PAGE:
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Local Decision Maker

Resources: Glossary

 

Our glossary includes terms and acronyms used throughout the web site.  For purposes of this web site, terms that may be ambiguous are marked with an asterisk (*).

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biomass - living or dead materials that are used in fuel or industrial production.

 

buffer - an area around a resource that is designated to protect the actual resource for development.  For instance, a river may be 30 feet wide with a buffer of 100 feet set on each side.

 

brownfield - an abandoned or under-utilized industrial site that cannot expand or be rebuilt due to environmental contamination.

 

Bureau of Economic Analysis (BEA) - an agency of the Department of Commerce, BEA is one of the most recognized sources for the latest employment data in the United States.  One of the features of BEA data is that full-time, part-time and proprietary jobs are included in the data.
http://www.bea.gov/
 

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channelization - A stream become channelized if rainfall or run-off creates erosion of the stream bed.  Over time, the channelization may cause total erosion of a stream resulting in steep bank.

 

colluvium soil - a mixture of soil and loose rocks that often form at the base of slopes.  These materials are often transported by gravity and build up with time.
 

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economic development - growth that is planned and or desired.

 

employment center - a concentration of jobs (can be one type) in a particular area.

 

economic diversification index - a measure of the diversification or distribution of employment shares in different industry sectors.

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* green infrastructure - “Green Infrastructure is our nation’s natural life support system – an interconnected network of waterways, wetlands, woodlands, wildlife habitats and other natural areas; greenways, parks and other conservation lands; working farms, ranches and forests; and wilderness and other open spaces that support native species, maintain natural ecological processes, sustain air and water resources, and contribute to the health and quality of life for America’s communities and people (Benedict and McMahon, 2006).”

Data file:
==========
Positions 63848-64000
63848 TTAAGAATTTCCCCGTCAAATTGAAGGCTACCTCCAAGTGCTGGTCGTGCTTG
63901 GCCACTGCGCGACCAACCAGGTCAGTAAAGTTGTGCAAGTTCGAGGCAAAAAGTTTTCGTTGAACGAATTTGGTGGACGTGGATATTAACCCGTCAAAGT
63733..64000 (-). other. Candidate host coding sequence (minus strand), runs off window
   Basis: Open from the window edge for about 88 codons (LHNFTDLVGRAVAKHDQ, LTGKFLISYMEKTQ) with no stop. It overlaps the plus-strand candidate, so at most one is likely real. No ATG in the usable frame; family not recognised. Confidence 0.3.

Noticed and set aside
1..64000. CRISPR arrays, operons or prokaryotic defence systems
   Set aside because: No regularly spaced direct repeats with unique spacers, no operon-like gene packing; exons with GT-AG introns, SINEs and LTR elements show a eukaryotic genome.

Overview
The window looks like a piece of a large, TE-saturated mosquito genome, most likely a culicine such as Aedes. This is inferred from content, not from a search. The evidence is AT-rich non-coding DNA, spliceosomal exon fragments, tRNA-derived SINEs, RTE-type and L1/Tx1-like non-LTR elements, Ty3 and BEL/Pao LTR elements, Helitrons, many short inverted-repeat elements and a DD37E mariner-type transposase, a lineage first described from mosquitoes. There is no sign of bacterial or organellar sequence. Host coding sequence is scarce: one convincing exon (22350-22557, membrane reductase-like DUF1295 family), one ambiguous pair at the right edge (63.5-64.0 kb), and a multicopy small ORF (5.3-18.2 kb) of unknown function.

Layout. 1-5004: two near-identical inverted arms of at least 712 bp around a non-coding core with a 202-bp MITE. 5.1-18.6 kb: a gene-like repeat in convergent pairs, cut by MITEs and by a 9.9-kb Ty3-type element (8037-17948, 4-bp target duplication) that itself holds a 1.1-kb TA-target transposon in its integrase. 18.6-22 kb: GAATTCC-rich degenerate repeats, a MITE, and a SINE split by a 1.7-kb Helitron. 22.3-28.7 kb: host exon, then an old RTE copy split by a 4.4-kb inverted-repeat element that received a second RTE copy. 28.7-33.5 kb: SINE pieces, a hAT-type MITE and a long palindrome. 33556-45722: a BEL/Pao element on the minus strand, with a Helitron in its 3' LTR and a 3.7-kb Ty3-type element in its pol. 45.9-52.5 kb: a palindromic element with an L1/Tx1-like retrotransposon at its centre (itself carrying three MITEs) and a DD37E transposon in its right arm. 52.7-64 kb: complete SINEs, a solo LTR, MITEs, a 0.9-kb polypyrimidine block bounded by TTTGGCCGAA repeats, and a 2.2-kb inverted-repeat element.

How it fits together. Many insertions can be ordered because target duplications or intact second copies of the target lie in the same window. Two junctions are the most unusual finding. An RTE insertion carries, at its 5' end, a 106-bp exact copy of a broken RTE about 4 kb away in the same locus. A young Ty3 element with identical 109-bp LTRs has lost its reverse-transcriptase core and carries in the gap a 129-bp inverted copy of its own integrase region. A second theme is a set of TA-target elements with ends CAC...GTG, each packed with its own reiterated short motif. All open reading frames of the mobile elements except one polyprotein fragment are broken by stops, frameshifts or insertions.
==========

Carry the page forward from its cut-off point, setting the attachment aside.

growth - an increase, whether planned or not.
 

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impervious surfaces - includes roads, parking lots, driveways, sidewalks and roof tops.
 

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land cover - describes how the land is covered is terms of bareness such as pasture vs. a mall.

 

land use - describes how the land is used for example as residential, commercial, or agricultural.

 

LDM - Local Decision Maker. The web site you are on right now.

 

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* managed green space - vegetated outdoor spaces that are managed to maintain a desired functionality.

 

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National Agricultural Statistics Service (NASS) - provides statistics on agriculture within the United States.
http://www.nass.usda.gov

 

National Land Cover Data (NLCD) - According to the United Stated Geological Survey web site, "

NLCD (National Land Cover Data) is a 21-category land cover classification scheme that has been applied consistently over the conterminous U.S. It is based primarily on the unsupervised classification of Landsat TM (Thematic Mapper) imagery. Ancillary data sources included topography, census, agricultural statistics, soil characteristics, other land cover maps, and wetlands data. The NLCD classification is provided as raster data with a spatial resolution of 30 meters."

 

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*open space - includes working lands, managed green space such as golf range, parks, recreation areas, wild lands, unmanaged habitats, field corners, fence rows and abandoned pastures.

 

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parcelization - the result when lands such as wooded areas are cleared for residential, industrial or commercial use.  The resulting fragments are parcelized.

 

Planning with POWER (Protecting Our Water and Environmental Resources) - a Indiana statewide program that links land use planning with watershed planning.
http://www.planningwithpower.org

 

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riparian - a zone where land meets water.

 

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scouring - concentrated erosive action, especially by stream or river water, as on the outside curve of a bend.

 

sociocultural - a combination of social and cultural factors.

 

stewardship - the responsibility to take care of our natural resources to ensure their health for future generations.

 

swale - in development, swales are strips of land designed to carry off runoff.

 

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* wild lands - non-urbanized land that are not managed for human benefit.

 

* working lands - lands that are managed for monetary value such as agriculture fields or timbered lands.

 

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Zip Code Tabulation Areas (ZCTA) - created by the U.S. Census Bureau, ZCTAs were formed for summarizing statistics in a given 5-digit Zip Code of the U.S. Postal Service.   Mostly, the ZCTAs are the same areas as the Zip Codes.
http://www.census.gov/geo/ZCTA/zcta.html